It’s that time of year. Families and friends gather round the dinner table, give thanks for life’s great blessings, pay respects to various religious beliefs and show the love and affection they have for one another. This all sounds like a great idea, but for the host or hostess, entertaining company can also be incredibly stressful.
The list of dishes seem almost endless-from turkey to cranberry sauce, green bean casserole, ham, sweet potatoes, squash, chocolate, roast duck, to oyster stuffing-it’s enough to make your head spin, and can also make for challenging wine pairings. Never fear! We’ve got the perfect five-course holiday menu – complete with recipes, and paired with some of our favorite wines.
Crave Local’s Holiday Wine Pairings and Menu Plan
First Course: Assorted cheese plate paired with Blandy’s 10 Year Sercial Madeira (SRP $30).
As a fortified wine, the Blandy’s 10 Year has highly concentrated flavors of toasted hazelnut, caramel and honey. A rather rich, fortified wine, it finishes bright due to Madeira’s higher acidity.
For your cheese selection, we recommend Comté, Epoisses, and Bleu d’Auvergne. Although each unique, these particular French cheeses will complement the flavors in the Madeira, and a rich enough to stand up to it’s high alcohol content. Comté is firm, with tiny holes, and a sweet, nutty flavor (also makes for a fabulous treat on hot apple pie!), while the Epoisses has a pungent scent and a bright orange rind, washed with Marc de Bourgogne spirit (a pomace brandy), and definitely a stand out on a cheese plate. The Blue d’Auvergne is soft and creamy, with lots of salinity and a spicy taste. A perfect way to pique their palates for what is to come.
Pumpkin and squash is at it’s best this time of year. Pair it with a high quality California Chardonnay like this one. Made in the traditional method (oak barrels vs. stainless steel), this wine is not your typical over the top, buttery California Chardonnay, but is actually quite food friendly. Complex aromas of lemon balm, grapefruit peel, and melon are on the nose, with white peach, nice acidity, and high minerality. A very refreshing wine.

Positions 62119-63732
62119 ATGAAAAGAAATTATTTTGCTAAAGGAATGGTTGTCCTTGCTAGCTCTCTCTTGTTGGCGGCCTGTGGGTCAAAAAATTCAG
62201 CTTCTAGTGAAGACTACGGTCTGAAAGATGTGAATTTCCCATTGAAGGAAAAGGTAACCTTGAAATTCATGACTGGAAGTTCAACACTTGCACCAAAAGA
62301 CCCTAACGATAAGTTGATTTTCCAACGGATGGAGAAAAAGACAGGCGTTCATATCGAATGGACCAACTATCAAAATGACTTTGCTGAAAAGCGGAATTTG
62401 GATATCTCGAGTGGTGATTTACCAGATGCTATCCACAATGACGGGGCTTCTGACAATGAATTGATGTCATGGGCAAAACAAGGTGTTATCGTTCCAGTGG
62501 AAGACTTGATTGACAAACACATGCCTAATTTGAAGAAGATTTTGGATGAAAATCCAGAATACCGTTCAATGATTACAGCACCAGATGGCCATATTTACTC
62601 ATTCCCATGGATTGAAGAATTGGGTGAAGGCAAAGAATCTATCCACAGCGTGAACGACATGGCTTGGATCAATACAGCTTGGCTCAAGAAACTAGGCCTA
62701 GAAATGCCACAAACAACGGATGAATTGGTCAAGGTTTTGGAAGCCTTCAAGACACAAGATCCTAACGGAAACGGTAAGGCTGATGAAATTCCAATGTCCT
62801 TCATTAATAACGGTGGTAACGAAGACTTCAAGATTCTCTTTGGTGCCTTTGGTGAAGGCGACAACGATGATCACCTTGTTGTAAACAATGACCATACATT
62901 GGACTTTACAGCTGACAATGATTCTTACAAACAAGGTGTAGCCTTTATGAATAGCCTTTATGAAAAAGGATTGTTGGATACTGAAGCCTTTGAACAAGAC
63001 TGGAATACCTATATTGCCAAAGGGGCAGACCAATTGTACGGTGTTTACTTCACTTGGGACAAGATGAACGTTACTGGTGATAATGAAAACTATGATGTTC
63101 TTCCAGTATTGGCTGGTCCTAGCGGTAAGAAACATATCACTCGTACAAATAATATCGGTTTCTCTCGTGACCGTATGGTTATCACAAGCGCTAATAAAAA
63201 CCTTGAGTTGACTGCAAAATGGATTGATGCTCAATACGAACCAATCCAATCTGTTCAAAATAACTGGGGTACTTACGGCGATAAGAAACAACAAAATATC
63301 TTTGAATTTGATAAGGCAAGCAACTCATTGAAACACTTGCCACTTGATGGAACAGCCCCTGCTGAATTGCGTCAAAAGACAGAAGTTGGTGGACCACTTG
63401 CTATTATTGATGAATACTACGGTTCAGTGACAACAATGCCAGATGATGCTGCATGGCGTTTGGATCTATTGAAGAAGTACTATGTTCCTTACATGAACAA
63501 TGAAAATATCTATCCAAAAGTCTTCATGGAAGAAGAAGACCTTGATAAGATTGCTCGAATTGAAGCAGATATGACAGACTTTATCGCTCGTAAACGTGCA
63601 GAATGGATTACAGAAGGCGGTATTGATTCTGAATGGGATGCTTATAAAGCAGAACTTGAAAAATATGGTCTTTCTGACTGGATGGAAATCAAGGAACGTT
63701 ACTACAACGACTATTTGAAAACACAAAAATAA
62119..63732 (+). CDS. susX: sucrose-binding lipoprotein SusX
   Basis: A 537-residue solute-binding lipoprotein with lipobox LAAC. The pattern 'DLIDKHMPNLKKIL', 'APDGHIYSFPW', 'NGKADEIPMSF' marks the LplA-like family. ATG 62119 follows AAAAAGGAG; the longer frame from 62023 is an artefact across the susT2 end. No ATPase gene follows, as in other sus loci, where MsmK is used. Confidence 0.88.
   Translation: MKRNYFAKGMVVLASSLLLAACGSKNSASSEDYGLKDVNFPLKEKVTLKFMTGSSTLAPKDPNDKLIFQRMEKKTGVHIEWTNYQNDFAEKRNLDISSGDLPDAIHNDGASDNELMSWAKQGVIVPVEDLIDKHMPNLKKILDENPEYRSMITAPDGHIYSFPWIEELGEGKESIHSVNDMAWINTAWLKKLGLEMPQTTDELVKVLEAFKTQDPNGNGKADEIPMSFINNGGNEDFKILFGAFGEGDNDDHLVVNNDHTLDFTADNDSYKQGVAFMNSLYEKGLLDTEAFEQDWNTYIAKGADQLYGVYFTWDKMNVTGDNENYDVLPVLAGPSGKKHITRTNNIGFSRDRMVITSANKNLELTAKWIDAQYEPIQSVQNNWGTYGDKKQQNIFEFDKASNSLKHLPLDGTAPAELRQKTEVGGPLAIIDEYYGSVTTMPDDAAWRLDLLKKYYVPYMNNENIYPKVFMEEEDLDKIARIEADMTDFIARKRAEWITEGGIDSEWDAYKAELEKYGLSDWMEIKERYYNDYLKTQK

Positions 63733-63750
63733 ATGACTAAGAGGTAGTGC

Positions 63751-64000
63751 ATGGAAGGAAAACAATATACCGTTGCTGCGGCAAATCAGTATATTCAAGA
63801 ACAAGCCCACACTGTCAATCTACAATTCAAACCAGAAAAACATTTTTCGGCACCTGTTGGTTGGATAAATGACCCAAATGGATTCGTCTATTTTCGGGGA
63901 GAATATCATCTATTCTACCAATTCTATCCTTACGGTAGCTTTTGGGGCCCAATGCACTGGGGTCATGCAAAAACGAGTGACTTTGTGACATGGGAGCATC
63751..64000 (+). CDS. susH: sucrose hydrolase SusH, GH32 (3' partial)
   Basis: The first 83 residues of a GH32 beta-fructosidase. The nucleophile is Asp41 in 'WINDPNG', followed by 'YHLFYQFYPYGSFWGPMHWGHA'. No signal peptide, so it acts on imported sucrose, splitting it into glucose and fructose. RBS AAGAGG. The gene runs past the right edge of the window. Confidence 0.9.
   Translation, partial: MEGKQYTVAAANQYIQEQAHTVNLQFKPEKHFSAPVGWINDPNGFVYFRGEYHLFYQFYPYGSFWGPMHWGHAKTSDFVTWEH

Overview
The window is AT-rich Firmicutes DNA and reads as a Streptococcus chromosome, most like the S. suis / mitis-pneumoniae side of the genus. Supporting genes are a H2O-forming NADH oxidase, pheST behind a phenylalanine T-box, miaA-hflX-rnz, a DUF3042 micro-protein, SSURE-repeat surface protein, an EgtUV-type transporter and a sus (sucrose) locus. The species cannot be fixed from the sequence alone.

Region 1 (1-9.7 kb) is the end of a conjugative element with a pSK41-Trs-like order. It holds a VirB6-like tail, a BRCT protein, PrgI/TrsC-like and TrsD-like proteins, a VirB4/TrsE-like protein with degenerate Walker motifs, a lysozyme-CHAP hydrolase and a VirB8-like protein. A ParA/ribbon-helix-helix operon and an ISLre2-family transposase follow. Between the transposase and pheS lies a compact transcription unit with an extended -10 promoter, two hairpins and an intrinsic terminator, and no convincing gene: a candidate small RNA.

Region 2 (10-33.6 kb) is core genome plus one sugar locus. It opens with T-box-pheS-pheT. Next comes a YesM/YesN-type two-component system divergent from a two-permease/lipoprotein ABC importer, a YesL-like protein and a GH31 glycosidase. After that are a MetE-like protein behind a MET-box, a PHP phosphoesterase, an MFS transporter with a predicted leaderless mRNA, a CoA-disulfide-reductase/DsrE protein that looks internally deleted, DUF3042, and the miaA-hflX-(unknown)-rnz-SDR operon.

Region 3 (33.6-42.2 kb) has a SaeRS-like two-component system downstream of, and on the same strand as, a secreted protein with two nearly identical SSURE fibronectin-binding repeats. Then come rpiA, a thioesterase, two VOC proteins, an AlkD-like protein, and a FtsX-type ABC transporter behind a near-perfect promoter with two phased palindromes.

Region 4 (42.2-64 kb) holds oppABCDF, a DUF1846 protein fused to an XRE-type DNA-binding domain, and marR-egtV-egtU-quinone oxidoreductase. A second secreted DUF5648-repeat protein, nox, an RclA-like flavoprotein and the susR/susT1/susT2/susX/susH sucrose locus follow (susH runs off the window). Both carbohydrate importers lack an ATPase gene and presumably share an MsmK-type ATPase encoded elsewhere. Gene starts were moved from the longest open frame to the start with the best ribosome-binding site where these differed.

Third Course: Traditional duck confit cassoulet paired with Sojourn Cellars 2012 Wohler Vineyard Russian River Valley Pinot Noir (SRP $48)
Nothing goes better (at least in our opinion) with duck than Pinot Noir. Those tiny grapes can carry a lot of complexity, and when with paired with a flavor rich dish like a cassoulet, the wine will simply shine. Sojurn has aromas of red cherries, cola, spice, and light oak, typical of pinot noir. Mouthfeel is velvety and sexy-just like this dish.
Fourth Course: Roast turkey or ham (depending on the holiday) with potatoes au gratin, oyster dressing and roasted winter vegetables paired with Trapiche 2011 Broquel Malbec (SRP $18)
Does Malbec wine go with turkey? Red wine can definitely pair with poultry, and even with white meat.
Why it works: by now, you’ve already eaten fats, flavors, and spices that have awakened your palate. Not to mention, the flavors in this particular wine are complex, but still soft, unlike a Zinfandel or Chianti. We noted scents of blackberry, plum, coffee and dark chocolate on the nose, with rich tannins, and a solid mouth feel. There’s a bit of spice on the end, and as with most aged Argentinean Malbecs, it’s got great legs. This wine is also a steal for $18. You might want to hide a few extra bottles for yourself.
Fifth Course: Mom’s famous chocolate brownie pie paired with Graham’s Six Grapes Reserve Port (SRP $24)
This port is one of or favorites for pairing with chocolate desserts. It’s not too sweet, and the cocoa notes in the wine get richer when paired with food. The nose is heady, with aromas of ripe plums, cherries and dark chocolate. On the palate it’s complex, with a long, lingering finish. It will keep for up to two months after opening, but we doubt it will be around for long. A total steal at under $25. Try it with a dark chocolate pie.